Originally published in the Entrepreneur Middle East Aug '21 edition
As the company behind the Dibba Bay Oysters brand, East Coast Shellfish LLC was officially established in 2016, but that doesn’t really take into account the years of work done to lead up to this particular moment. As founder and CEO Ramie Murray points out, there was a lot of time spent in everything from securing the right environmental permits, to waiting for applications for ocean concessions to be approved, before the Middle East’s first shellfish farm producing gourmet oysters came into being in the waters by the coastal town of Dibba in Fujairah, UAE.
The hustle didn’t end there- before Dibba Bay Oysters’ first harvest hit the market in the second quarter of 2017, Murray remembers having to introduce the product in question to the UAE’s F&B scene, which meant a number of face-to-face tastings and explanations to convince chefs to take a locally grown oyster seriously- after all, the norm at the time was for restaurants to import this kind of shellfish from abroad. “Thankfully, the quality of the product spoke for itself,” Murray remembers. “So, it was just a matter of putting the hard yards in visiting as many restaurants as possible!” But this zeal showcased by Murray and his team ended up getting the better of them as well. “Very soon, the bottleneck became our limited production output,” Murray explains. “And no, contrary to what everyone says, it is not a good problem to have! Try explaining to a chef who believes in your product and has printed your brand on his menu that you can’t supply him for a few months, as you’ve sold out and are waiting for more oysters to grow… Not fun!”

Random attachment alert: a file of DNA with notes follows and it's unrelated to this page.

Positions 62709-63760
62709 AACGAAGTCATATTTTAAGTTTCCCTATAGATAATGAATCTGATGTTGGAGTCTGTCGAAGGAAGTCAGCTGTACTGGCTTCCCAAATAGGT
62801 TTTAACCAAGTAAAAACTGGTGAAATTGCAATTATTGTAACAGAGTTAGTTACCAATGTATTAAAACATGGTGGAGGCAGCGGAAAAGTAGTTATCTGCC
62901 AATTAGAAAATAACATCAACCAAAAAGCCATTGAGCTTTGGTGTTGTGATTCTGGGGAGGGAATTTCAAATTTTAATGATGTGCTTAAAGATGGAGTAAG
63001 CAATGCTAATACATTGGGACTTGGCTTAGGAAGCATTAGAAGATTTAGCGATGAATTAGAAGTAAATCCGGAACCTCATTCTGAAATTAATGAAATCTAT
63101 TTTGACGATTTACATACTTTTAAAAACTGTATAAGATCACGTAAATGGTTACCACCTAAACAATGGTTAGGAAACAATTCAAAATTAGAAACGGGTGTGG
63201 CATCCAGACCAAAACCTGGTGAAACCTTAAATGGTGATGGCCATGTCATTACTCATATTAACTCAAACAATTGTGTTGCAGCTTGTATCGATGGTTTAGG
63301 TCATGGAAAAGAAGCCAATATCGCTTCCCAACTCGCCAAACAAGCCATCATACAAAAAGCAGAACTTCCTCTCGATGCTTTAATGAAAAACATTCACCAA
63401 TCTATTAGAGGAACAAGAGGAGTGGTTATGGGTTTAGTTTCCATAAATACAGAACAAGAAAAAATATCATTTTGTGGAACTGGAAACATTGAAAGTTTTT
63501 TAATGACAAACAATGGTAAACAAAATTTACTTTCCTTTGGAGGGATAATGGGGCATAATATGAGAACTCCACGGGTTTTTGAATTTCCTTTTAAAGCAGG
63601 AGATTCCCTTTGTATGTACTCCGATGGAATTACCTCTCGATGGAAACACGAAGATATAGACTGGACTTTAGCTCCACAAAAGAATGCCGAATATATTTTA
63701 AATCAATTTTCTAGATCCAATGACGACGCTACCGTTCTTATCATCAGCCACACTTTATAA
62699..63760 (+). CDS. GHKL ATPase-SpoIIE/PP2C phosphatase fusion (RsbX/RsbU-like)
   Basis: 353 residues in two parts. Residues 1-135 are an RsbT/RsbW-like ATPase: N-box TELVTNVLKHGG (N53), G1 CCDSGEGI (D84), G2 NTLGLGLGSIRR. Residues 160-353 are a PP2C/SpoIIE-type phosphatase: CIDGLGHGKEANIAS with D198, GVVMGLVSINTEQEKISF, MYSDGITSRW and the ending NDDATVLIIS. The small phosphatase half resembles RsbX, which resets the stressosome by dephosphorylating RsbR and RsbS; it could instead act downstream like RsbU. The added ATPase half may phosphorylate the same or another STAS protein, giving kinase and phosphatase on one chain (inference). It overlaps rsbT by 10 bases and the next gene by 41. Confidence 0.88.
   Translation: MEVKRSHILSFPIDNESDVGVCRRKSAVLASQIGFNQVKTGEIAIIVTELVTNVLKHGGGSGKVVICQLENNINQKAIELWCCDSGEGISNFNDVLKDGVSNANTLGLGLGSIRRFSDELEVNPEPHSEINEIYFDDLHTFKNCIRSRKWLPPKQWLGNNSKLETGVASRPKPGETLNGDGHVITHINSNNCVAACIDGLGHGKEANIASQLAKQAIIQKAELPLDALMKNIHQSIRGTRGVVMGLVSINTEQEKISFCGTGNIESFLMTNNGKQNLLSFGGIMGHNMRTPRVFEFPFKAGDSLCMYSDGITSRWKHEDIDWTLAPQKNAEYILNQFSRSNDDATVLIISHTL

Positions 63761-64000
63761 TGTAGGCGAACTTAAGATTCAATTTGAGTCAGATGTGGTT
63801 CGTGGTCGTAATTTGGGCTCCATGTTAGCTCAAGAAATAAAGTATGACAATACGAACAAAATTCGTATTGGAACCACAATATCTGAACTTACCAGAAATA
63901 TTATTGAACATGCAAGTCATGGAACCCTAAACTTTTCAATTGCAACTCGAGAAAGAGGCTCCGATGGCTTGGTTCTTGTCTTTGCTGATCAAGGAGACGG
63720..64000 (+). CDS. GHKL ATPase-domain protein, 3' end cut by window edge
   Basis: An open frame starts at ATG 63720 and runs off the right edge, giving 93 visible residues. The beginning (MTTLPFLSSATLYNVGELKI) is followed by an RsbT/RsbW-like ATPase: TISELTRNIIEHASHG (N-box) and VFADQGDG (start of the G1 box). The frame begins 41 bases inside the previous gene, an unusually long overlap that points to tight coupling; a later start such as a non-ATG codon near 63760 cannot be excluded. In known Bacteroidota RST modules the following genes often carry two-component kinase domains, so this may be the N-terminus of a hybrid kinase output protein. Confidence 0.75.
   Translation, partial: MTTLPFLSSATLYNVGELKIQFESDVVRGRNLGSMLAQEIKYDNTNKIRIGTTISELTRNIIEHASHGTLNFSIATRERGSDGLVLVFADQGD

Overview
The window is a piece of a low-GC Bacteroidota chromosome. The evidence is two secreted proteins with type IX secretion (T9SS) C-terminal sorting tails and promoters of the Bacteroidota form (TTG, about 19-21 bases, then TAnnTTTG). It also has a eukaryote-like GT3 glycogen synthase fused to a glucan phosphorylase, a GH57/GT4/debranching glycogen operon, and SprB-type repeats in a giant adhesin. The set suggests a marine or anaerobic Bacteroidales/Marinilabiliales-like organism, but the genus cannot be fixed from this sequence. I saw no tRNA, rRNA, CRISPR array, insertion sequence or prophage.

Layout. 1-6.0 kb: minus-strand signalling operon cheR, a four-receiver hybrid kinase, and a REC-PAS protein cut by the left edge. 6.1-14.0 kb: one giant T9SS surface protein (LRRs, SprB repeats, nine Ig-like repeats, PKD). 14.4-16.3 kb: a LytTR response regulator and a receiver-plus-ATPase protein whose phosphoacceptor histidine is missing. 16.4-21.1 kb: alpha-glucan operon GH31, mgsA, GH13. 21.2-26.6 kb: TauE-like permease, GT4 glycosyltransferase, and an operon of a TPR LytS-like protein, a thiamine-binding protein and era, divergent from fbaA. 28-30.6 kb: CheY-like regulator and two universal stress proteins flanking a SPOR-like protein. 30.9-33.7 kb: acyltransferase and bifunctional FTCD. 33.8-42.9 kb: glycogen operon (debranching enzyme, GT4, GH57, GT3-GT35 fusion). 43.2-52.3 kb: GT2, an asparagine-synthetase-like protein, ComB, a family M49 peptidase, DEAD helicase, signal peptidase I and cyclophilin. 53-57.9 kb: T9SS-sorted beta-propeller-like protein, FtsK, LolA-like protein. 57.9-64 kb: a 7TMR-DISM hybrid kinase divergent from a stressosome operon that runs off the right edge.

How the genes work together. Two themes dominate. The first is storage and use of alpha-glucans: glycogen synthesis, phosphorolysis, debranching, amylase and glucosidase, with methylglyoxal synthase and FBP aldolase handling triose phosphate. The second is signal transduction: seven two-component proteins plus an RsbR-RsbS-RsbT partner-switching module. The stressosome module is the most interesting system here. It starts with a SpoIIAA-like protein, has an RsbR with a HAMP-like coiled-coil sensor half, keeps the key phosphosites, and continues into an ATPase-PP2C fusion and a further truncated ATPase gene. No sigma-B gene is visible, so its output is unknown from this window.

Tips For Wannabe Entrepreneurs Aiming To Follow Ramie's Lead
Do your research “Find out how big is the market for the product you are thinking about introducing [whether] locally, regionally, and internationally. Be very careful on your price data that you are basing your financial assumptions on- just because a restaurant sells something at a high price does not mean the producer is getting anything close to that.”
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